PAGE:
Home ownership begets a sense of personal fulfillment and gratification. It is a realization of a status quo and a dream. However, it also amplifies the fear of the unknown and uncertainties especially when it is furrowed to a long-term promise of steadfast financial responsibility. Such feeling is not uncommon to middle-income earners, especially when the financial stability is primarily based on employment. As we know, economic strength is dwindling and constantly changing. But still, it remains an investment a number of us are risking our last dollar to keep.
Our household is one of the many American dreamers who acquired our residential dwelling by a mortgage or a loan. Obviously, our budget is tight right from the beginning. We bought a 4-year old home in a move-in ready condition. In order to infuse ‘our touch’, we repainted the whole interior walls and ceiling of the house. It was all originally painted in plain white, like a clean room. It has about 2,500 square-foot living space with high ceiling. Repainting was an arduous task. Fortunately, my husband is quite handy when it comes to home renovations. With some painting materials and a ladder, the project was set in motion. The most challenging part though….was working up high with a ladder. It poses some danger when not careful.
Working high above the ground is inescapable when painting a home. Good judgment, suitable tools and equipment, and some precautionary measures progress you through the project safely. Here are some tips on how to safely use a ladder:
Selecting a Ladder
Choose a ladder assessed as Type I (heavy duty, capable of bearing 250 pounds per rung). Wooden ladders are less likely to glide on a surface or be gusted over. They do not conduct electricity. However, they are hefty and grim to transfer without aid. Aluminum ladders are more convenient to move, but they conduct electricity and may be blown down or bumped over. Expensive fiberglass ladders are comparatively light and nonconductive. Select a ladder which is at least 15 inches wide with rungs that are 12 inches apart. The finest of them have non-skid bases and rope-and-pulley extension mechanisms.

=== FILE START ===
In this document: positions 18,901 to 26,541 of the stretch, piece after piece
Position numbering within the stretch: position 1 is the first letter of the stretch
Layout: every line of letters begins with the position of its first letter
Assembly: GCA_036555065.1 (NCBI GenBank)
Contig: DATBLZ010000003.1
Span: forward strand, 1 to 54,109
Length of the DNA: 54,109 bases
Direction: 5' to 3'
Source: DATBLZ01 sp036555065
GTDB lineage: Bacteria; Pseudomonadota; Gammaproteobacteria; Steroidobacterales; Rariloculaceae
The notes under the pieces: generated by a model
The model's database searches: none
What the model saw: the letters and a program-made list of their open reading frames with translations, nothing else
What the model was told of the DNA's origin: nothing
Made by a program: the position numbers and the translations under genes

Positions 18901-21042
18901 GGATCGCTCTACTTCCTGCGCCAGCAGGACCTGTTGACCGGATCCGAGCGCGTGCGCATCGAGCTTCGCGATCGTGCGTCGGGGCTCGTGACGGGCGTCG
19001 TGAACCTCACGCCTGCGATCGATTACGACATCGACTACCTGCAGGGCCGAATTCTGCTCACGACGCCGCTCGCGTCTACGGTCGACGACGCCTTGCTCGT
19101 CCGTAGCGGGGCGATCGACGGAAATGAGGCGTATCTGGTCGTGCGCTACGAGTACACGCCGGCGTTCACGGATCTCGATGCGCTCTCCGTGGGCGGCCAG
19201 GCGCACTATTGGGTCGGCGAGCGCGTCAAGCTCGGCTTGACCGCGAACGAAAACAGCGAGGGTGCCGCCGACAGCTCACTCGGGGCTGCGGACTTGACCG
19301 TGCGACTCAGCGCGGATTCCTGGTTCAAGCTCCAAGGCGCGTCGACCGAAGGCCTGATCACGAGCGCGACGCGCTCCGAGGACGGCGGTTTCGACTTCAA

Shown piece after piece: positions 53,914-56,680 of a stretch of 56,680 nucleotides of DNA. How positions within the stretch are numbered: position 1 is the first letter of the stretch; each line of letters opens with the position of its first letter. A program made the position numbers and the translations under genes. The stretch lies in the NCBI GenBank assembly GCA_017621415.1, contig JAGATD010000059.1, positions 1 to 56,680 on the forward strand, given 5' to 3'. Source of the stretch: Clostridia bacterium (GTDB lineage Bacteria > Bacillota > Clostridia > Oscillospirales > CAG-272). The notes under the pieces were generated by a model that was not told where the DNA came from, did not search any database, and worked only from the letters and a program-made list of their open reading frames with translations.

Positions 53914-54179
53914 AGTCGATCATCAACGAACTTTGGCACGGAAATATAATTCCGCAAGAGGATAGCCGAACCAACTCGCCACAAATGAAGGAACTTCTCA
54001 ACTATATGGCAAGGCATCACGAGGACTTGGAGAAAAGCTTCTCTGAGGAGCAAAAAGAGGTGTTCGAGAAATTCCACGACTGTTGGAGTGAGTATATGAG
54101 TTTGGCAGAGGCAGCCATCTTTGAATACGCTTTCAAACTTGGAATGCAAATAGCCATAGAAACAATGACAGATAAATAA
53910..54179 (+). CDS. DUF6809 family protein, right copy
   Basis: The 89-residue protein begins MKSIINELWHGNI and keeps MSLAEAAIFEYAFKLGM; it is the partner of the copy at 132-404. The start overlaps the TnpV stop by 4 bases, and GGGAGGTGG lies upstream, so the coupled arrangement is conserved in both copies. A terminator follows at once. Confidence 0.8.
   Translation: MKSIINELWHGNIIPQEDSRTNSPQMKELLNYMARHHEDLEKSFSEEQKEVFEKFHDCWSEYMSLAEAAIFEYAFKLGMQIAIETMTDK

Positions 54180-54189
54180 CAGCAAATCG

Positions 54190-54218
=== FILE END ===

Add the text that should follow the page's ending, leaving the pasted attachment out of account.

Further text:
Using a Ladder Safely
Working on a ladder is essentially hazardous. Perhaps the largest danger is becoming too comfortable when using it. It is easy to become cavalier and try to stretch just a little bit further to paint a spot without moving a ladder. Do not do it. Here are some other significant things to consider when working on a ladder.
Getting the Correct Angle
The angle at which the ladder inclines against the wall is very vital. If the angle is too excessive, the ladder is subject to tension and may break or bow. If the angle is too trivial, the ladder is likely to plummet backward. Station the ladder so that the feet are at least one foot from the house for every four feet that the ladder is extended.
Leveling the Ladder
If the ground is so soft that a leg of the ladder possibly sink and cause it to slant to one side, set the ladder on a piece of plywood or a flat wood. This should stabilize the hold of the ladder on the ground.
Climbing the Ladder
Always face forward and maintain your hips within the rails of the ladder. Let only one person on the ladder at a time. As a precaution, thoroughly sweep and maintain the dryness of the area where you are working and wear shoes with rubber soles.
If you do not have a suitable ladder available at home, try to look for ladders for hire. For a minimal fee, you can choose different types of heavy duty ladders from companies, like Lakeside-Hire. Renting is so easy and convenient. It can be done in a few clicks of your computer mouse.